Think of sprint review meeting as a casual demo Friday, where you demo your finished feature/product to people and answer questions.
However, depending on how your company is set up, this meeting could also be more formal with the product owner explaining what tasks in the sprint where completed (and what weren’t) while the development team showcases them.
What is a Sprint Review Meeting?
The sprint review meeting is the third scrum ceremony. It is an informal gathering between the scrum team and the other stakeholders. The team takes this opportunity to show all the work completed during the sprint which gives the stakeholders a chance to see the feature to inspect and ask questions.
The goal of the sprint review meeting is to get feedback on the completed items and have a product backlog that is revised enough to make it a probable backlog for the next sprint.
Who should attend a Sprint Review Meeting?
The product owner, scrum master, and the development team are the folks who must attend a sprint review meeting. Other key stakeholders such as clients/beta customers, members of the sales team, and other business executives should also attend this meeting to provide feedback.
How long should a Sprint Review Meeting last?
Since this meeting is designed to showcase a finished feature and elicit feedback, the sprint review meeting shouldn't last for more than an hour for a one week sprint.
That means, if your sprint is four weeks long, the sprint review meeting shouldn’t last longer than four hours.
Sprint Review vs Sprint Retrospective
Teams often get confused between sprint review meetings and a sprint retrospective meetings. While they do sometimes sound similar, at its core they're have different purpose.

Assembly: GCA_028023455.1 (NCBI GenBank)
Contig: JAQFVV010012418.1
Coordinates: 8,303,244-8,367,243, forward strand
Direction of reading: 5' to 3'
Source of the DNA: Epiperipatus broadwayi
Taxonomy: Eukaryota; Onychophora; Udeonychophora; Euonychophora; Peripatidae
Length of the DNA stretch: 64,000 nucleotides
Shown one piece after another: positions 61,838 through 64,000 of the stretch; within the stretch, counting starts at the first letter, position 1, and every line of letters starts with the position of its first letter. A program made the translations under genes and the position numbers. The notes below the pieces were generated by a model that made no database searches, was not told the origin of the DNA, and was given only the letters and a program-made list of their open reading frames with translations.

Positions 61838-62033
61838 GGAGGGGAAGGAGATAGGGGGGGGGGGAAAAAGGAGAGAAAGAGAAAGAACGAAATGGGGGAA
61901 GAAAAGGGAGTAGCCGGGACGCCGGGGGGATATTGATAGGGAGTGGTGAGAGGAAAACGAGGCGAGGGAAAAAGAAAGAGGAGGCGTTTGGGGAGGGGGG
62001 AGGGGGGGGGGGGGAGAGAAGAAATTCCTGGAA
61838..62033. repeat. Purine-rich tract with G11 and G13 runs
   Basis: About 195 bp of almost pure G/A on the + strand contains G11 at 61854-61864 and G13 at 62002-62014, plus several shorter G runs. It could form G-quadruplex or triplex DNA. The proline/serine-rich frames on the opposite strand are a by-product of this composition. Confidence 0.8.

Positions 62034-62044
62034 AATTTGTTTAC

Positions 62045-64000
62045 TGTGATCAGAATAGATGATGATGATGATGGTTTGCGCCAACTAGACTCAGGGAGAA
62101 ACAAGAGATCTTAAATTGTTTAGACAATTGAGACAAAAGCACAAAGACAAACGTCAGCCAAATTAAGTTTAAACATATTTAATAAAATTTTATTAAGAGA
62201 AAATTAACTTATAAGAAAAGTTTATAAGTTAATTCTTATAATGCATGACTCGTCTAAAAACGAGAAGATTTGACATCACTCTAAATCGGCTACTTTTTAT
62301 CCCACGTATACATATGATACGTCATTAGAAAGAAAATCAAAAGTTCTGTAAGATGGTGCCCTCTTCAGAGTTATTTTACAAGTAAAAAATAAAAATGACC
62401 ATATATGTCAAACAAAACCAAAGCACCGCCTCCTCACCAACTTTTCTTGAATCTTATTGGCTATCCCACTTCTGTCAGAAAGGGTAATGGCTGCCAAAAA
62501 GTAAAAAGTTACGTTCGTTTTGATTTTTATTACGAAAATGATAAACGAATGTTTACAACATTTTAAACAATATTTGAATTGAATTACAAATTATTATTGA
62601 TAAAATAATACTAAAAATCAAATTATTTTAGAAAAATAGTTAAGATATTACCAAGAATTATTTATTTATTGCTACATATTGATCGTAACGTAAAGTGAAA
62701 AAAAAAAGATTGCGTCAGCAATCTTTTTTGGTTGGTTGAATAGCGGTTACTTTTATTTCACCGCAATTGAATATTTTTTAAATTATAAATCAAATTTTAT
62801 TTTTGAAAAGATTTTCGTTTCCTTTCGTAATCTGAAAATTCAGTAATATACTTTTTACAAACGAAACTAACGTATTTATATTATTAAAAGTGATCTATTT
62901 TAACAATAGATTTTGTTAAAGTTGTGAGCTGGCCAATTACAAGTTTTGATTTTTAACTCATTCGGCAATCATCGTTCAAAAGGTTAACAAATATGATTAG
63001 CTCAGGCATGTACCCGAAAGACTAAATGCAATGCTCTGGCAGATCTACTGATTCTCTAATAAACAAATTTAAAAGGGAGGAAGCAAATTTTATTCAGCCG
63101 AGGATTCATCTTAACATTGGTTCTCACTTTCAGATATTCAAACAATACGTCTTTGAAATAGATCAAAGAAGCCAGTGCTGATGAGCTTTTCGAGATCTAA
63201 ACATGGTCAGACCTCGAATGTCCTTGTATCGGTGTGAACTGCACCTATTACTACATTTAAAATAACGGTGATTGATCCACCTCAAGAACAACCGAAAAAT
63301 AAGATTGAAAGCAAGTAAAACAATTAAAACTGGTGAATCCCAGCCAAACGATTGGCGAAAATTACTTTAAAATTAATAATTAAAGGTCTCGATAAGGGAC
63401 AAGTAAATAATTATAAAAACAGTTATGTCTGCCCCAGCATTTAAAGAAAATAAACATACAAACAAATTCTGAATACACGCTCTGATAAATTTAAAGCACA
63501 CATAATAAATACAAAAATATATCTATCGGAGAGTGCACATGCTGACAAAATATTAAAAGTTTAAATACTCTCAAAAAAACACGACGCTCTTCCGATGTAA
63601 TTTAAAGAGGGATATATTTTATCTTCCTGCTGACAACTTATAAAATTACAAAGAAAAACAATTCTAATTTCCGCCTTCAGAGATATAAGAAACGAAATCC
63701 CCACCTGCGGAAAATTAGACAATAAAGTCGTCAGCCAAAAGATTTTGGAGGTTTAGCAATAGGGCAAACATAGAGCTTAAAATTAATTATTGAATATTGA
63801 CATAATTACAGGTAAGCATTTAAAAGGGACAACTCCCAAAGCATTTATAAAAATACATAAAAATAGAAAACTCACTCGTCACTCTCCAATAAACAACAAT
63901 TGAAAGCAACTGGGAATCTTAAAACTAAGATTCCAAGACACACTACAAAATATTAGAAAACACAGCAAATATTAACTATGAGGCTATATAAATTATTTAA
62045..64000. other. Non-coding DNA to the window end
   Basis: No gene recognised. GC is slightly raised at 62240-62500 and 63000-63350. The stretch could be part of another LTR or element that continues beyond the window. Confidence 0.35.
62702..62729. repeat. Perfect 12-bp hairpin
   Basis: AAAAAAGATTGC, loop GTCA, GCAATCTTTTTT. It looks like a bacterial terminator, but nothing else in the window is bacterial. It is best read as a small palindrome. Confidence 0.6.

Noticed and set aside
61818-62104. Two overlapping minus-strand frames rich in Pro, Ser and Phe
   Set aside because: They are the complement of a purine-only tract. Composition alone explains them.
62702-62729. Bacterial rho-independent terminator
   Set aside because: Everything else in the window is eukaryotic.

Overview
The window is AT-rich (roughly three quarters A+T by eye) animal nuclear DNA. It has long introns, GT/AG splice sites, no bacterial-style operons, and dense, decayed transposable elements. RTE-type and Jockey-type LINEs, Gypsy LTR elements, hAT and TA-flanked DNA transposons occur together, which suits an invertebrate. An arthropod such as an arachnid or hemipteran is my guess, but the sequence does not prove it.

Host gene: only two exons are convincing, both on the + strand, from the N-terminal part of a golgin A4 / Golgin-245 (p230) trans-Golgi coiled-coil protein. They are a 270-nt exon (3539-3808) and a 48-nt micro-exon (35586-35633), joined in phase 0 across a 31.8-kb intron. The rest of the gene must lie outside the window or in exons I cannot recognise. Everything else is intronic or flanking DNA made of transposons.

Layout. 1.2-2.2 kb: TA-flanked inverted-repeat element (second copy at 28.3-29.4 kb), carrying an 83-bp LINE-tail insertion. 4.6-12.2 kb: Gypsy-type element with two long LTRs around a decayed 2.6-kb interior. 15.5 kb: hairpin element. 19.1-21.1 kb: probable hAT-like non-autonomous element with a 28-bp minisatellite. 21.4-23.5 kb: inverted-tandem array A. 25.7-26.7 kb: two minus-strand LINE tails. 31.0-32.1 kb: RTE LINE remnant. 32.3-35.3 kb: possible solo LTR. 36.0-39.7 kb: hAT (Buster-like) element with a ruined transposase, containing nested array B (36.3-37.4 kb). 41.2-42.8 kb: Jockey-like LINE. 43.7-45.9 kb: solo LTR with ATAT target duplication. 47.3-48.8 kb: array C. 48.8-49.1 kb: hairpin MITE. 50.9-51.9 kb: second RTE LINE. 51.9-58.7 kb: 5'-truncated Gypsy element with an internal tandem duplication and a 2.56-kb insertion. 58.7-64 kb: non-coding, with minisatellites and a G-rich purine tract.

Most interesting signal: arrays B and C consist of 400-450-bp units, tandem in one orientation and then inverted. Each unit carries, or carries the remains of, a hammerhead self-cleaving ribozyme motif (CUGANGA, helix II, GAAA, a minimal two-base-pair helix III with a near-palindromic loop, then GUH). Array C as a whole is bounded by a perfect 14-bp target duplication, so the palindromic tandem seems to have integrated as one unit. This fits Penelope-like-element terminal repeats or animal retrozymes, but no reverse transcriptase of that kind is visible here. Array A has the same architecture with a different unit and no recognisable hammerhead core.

Below is a tabular column that explains the three major differences between a sprint review meeting and a sprint retrospective meeting.
Best practices on how to run a Sprint Review Meeting
1. Focus on the goal, not the number of tasks
Let’s be honest… Your burndown chart probably doesn't look like an ideal chart. Your team most likely has a few tasks in the sprint that aren't complete. And that's normal. They are after all humans too.
During the sprint review meeting, the focus should be to see if the overall sprint goal (that was decided during the sprint planning meeting) is met and not how many tasks were checked off.
2. Gather feedback
Giving a demo to people who have zero (or partial) context of what you’ve built is the easiest way to get actionable feedback.
During the meeting, the product owner should take ownership of asking questions and gathering feedback that can be used in future sprints.
3. Sprint reviews is not for retrospective
It is common for teams new to scrum to confuse a sprint review meeting with a sprint retrospective meeting.
A review meeting is where your team demonstrates all the hard work they put in, while a retrospective meeting happens after the sprint review meeting to introspect and find ways to improve the current process.